Mr. Newton, though one of the earliest labourers in Plymouth, seems never to have entered into the truth of the position occupied by Brethren, but, almost from the first, to have pursued a course distinct from the others. The tendency of his teaching, though for a time most speciously disguised, was to undermine and neutralize those distinctive truths which the Lord was bringing out by the ministry of the Brethren, and to set up afresh, though in another form, all that had been renounced. His aim was clerical position and authority; and thus practically denying the first principles of the church of God, he fell into the snare of Satan. Several of the Brethren who had laboured much in Plymouth, not feeling happy with Mr. Newton's course, left to work elsewhere. Mr. Darby went abroad, Captain Hall to Hereford, Mr. Wigram to London; and Mr. Bellett, at this time, was ministering with great acceptance in Dublin.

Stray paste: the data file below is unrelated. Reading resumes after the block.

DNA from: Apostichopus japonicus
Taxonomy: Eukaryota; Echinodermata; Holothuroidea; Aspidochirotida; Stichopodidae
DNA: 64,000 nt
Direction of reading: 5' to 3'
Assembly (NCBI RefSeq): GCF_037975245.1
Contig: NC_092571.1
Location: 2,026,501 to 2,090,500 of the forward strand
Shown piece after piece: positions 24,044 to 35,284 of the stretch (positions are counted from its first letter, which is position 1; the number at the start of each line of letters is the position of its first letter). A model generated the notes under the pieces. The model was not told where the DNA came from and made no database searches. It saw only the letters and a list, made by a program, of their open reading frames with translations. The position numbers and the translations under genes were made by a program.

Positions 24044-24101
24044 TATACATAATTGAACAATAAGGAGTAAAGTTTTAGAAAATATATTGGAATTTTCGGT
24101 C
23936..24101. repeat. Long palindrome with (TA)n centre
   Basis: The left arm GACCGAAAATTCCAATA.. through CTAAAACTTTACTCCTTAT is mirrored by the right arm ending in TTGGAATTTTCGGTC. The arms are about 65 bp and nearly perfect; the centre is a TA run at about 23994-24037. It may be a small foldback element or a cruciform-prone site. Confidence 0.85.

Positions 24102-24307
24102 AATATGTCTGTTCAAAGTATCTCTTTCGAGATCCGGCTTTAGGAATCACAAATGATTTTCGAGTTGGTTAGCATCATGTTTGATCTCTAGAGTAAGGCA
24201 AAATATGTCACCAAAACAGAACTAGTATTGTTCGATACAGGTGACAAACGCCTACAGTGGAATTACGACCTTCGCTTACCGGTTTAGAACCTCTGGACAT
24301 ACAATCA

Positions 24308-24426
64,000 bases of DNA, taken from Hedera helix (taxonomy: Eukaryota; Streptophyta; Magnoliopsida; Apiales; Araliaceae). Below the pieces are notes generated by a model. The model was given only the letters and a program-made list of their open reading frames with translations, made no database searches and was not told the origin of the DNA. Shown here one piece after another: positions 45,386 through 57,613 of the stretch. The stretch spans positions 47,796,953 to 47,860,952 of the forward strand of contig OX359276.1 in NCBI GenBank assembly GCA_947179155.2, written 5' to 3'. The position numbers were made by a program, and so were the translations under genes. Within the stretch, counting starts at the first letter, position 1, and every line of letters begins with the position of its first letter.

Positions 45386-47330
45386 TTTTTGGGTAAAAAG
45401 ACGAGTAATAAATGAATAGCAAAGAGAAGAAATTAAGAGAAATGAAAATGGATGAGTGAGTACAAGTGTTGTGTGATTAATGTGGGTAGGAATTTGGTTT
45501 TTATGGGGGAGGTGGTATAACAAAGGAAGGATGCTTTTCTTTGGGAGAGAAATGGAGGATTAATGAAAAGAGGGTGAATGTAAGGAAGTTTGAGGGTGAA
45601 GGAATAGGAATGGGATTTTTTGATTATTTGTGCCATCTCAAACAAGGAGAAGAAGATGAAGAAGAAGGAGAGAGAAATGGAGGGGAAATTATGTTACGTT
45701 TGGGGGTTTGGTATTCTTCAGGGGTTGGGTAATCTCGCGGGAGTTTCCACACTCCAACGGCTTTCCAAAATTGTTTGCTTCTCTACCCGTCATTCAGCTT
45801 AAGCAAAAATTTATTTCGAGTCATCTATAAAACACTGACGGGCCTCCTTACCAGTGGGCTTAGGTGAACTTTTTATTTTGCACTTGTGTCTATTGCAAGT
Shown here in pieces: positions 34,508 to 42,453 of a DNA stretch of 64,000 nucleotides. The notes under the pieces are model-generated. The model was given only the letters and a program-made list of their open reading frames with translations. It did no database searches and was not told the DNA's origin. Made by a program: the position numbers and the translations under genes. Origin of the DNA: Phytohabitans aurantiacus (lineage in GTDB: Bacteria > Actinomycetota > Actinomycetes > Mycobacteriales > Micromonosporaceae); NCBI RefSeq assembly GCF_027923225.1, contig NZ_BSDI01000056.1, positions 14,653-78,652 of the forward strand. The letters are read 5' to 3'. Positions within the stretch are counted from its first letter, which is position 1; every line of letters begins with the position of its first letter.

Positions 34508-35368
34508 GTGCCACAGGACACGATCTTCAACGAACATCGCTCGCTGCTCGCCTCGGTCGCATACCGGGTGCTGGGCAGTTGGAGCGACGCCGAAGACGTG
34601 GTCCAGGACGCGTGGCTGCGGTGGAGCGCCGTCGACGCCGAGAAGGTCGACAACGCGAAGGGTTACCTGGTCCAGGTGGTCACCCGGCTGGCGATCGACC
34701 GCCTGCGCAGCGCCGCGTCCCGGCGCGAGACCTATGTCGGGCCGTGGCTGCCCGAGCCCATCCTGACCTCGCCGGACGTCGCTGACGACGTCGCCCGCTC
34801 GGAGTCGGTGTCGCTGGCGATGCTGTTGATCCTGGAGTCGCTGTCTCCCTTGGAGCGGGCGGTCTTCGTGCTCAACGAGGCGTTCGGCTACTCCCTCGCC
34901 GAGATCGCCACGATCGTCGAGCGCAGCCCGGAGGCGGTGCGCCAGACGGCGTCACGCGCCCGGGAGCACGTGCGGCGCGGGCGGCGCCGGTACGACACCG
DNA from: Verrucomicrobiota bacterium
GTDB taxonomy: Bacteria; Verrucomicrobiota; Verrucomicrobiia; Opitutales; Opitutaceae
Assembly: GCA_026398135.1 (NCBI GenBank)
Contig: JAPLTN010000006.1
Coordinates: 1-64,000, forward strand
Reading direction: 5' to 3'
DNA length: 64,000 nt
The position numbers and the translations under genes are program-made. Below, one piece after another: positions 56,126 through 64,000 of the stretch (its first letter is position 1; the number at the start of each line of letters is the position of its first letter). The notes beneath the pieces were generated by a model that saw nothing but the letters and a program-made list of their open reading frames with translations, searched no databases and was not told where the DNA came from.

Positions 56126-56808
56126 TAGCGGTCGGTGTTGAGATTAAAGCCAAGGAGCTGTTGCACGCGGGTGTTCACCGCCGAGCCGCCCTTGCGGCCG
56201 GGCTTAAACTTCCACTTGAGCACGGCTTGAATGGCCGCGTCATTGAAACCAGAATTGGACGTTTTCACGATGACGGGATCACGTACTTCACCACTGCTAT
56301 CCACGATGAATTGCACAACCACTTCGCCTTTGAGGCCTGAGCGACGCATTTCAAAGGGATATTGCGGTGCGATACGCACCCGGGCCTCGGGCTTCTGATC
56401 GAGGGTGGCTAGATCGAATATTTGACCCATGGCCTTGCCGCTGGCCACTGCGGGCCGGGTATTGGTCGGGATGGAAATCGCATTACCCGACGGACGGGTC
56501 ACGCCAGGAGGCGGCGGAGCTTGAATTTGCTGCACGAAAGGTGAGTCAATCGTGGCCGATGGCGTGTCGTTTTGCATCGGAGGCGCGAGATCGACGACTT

False Doctrine Detected
Soon after the year 1845, when the numbers at Plymouth, Devonport, and Stonehouse had reached about a thousand souls, troubles arose which caused the first breach among the Brethren; but it was not until 1848 that what had been strongly suspected by some came to the light and brought matters to a crisis at Plymouth. It was discovered by Mr. Harris through copious notes of Mr. Newton's lectures accidentally falling into his hands that he had been diligently and systematically teaching, not only that which is ecclesiastically, but that which is fundamentally heretical as to Christ.